Are self-deprecation and sexual repression at the heart of English football? Harry Pearson thinks it may be so
The English are routinely disparaging about English football. Part of it is frustration at years of failure, but mainly it is a way of distancing ourselves from other English people. Our ancestors long ago perfected the art of self-deprecation once removed. When the English speak of the English they are not speaking of themselves but of, you know, those other “typical” English people. Thus when an English person says that “the English are sexually repressed”, what they are actually telling you is: “I am not sexually repressed.”
In his follow-up to the brilliant Brilliant Orange, David Winner has fun with English self-deprecation and sexual repression. He argues, perhaps not entirely seriously, that because the Victorian public schools that gave birth to the organised game saw physical exercise as a means to divert energy away from sex, English football came to be all about the expenditure of muscular energy rather than the application of skill. Thus was born our high stamina, physical game that is rich in courage, low on technique.
The problem with this notion is that while English fans may place high value on commitment, they don’t undervalue skill at all: the two most talked-about League players of all time are Stanley Matthews and George Best. And Middlesbrough fans in a survey (cited later by Winner) elected as the club’s two greatest players of all time Juninho and Wilf Mannion, when they should – by his reckoning – have opted for, say, Tony Mowbray and Stuart Boam.
As he showed in Brilliant Orange, Winner is a witty and intelligent writer with a gift for weaving apparently incongruous strands into a persuasive theory. The trouble here is that much of what he says seems either provocatively contentious or plain wrong. He states, for instance, that the English are the only fans in the world who nurture the past in an obsessive way and fixate on their teams’ traditions. But if that is the case, why does the museum at the Camp Nou draw hundreds of thousands of visitors each year? In Germany, does the animosity many non-Bayern Munich fans feel toward FC Hollywood re-emerge afresh with each generation? And what are we to make of the Old Firm?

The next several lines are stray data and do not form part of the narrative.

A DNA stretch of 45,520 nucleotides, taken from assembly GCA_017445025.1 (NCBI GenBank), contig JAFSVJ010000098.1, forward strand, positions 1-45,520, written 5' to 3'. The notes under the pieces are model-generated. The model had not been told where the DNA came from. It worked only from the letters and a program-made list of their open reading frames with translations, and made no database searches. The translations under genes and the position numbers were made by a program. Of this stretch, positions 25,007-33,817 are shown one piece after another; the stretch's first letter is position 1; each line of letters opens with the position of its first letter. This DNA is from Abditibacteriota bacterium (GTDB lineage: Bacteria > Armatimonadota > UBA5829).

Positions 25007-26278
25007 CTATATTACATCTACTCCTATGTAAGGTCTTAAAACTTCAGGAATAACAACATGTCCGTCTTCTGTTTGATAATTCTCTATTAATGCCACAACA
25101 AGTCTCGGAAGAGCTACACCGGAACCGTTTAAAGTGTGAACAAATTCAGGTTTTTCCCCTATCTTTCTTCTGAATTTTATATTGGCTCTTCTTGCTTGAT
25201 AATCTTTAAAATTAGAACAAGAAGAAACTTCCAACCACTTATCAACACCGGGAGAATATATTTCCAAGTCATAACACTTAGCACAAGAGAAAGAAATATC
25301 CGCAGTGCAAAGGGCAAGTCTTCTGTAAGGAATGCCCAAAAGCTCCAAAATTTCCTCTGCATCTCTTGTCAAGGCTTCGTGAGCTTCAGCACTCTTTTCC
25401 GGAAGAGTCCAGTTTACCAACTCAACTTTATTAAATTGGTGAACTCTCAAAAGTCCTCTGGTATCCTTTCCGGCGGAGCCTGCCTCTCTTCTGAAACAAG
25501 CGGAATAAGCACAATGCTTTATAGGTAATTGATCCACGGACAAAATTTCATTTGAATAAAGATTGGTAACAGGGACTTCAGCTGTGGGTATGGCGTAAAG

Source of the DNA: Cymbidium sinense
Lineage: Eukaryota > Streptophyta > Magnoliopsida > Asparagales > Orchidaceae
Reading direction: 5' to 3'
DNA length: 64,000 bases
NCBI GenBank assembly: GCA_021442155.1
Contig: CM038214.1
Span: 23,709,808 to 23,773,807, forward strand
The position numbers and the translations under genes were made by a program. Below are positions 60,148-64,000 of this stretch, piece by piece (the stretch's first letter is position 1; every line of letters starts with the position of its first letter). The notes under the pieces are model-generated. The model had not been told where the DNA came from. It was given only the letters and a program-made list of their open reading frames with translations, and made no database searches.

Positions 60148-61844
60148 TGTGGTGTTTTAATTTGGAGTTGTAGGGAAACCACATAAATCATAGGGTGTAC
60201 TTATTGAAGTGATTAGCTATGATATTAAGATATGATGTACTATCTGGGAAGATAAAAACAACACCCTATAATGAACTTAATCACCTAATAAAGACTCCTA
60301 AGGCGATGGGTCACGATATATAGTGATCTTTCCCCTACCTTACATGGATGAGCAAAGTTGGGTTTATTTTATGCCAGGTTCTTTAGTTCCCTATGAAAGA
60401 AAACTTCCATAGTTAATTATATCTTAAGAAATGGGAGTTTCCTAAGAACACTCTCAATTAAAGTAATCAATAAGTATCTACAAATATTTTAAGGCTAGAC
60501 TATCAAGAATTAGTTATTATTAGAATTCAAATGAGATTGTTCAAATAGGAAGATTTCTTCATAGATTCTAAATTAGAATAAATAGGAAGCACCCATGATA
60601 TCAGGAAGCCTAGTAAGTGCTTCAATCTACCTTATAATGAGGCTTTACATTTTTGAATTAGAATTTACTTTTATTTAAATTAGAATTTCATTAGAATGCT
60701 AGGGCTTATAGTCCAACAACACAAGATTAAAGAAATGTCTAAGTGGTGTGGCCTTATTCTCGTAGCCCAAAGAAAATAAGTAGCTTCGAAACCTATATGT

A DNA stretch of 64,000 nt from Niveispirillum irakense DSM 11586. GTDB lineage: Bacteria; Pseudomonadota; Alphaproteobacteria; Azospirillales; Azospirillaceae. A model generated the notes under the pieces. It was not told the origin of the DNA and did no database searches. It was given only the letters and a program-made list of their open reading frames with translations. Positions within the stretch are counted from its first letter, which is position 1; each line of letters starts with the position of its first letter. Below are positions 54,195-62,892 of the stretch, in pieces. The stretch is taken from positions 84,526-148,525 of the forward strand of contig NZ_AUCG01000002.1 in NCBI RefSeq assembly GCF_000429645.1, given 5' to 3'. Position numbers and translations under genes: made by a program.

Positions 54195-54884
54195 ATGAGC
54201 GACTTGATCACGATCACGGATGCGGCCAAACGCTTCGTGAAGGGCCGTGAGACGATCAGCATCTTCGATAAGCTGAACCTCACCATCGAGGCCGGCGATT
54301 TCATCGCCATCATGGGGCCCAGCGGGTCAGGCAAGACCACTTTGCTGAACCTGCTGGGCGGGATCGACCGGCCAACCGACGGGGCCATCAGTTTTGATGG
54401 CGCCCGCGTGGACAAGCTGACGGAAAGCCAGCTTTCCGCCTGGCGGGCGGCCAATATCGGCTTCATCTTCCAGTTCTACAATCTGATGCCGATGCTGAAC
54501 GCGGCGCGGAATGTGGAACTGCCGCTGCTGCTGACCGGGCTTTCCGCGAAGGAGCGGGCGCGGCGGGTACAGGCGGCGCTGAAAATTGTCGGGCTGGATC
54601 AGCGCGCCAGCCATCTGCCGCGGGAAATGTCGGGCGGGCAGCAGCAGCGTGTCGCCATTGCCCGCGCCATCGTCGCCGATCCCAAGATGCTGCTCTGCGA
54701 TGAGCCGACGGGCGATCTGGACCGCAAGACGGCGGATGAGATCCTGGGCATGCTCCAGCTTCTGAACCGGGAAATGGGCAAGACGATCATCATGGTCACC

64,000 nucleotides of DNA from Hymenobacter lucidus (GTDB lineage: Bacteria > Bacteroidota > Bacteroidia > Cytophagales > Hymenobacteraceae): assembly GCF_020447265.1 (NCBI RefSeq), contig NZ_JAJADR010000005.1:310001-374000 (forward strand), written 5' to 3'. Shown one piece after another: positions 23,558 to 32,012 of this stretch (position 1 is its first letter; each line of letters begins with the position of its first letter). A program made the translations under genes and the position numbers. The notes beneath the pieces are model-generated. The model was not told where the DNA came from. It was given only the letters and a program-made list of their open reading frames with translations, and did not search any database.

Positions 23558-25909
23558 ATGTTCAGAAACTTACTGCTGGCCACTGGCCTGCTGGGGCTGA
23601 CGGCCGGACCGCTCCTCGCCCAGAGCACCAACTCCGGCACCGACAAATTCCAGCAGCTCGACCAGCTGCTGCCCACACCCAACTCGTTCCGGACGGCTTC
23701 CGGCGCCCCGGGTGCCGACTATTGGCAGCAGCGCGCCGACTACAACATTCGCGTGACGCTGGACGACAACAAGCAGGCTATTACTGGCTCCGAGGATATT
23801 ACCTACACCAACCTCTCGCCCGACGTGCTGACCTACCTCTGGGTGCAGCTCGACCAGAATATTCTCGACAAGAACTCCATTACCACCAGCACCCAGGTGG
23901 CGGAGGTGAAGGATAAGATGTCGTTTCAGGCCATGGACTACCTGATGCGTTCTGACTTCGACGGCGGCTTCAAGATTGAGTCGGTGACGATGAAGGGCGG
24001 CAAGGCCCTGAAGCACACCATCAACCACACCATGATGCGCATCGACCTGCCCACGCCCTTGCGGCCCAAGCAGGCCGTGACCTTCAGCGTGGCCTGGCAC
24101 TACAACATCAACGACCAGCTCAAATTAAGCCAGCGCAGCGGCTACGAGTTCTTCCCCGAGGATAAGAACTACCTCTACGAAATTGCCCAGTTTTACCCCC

The latter highlights Winner’s big problem. English football is not and never has been truly or exclusively English. Rather it is British and more, profoundly influenced by the involvement – from Victorian times – of the Scots, Welsh and Irish. For a book such as Those Feet this is a serious obstacle. Because while it is all very well for the liberal Englishman to make fun of the English, he is generally not so comfortable these days about making fun of our Celtic neighbours. Winner sidesteps this problem by simply and, well, Englishly pretending whenever it suits him that England, Great Britain and neighbouring islands are one and the same thing. Thus we get a whole chapter inspired by Roy Keane who, according to the author, is “a timeless archetype of the English game”, despite being resolutely and distinctly Irish. Likewise, in a chapter on how the English are the only fans who hoard memorabilia, Winner quotes a Glaswegian with a shrine to Celtic in a corner of his living room.
Perhaps then this Englishness of which the author writes is a trait that is not just confined to England, but a characteristic that is shared by many non-English people around the world? It seems possible when we look at Manchester United. Winner asserts that United has built an image around the tragedy of Munich in a way that is unimaginable in other countries. Yet Manchester United are the world’s most popular team, so presumably fans of the club from Thailand, Denmark or wherever are also buying into Old Trafford’s heritage, are eager to be part of what the author identifies as “a semi-religious cult”, desperate to express the English side of their personalities by applauding the English side of Roy Keane’s.
Those Feet – a sensual history of English football. David Winner, Bloomsbury £14.99
From WSC 219 May 2005. What was happening this month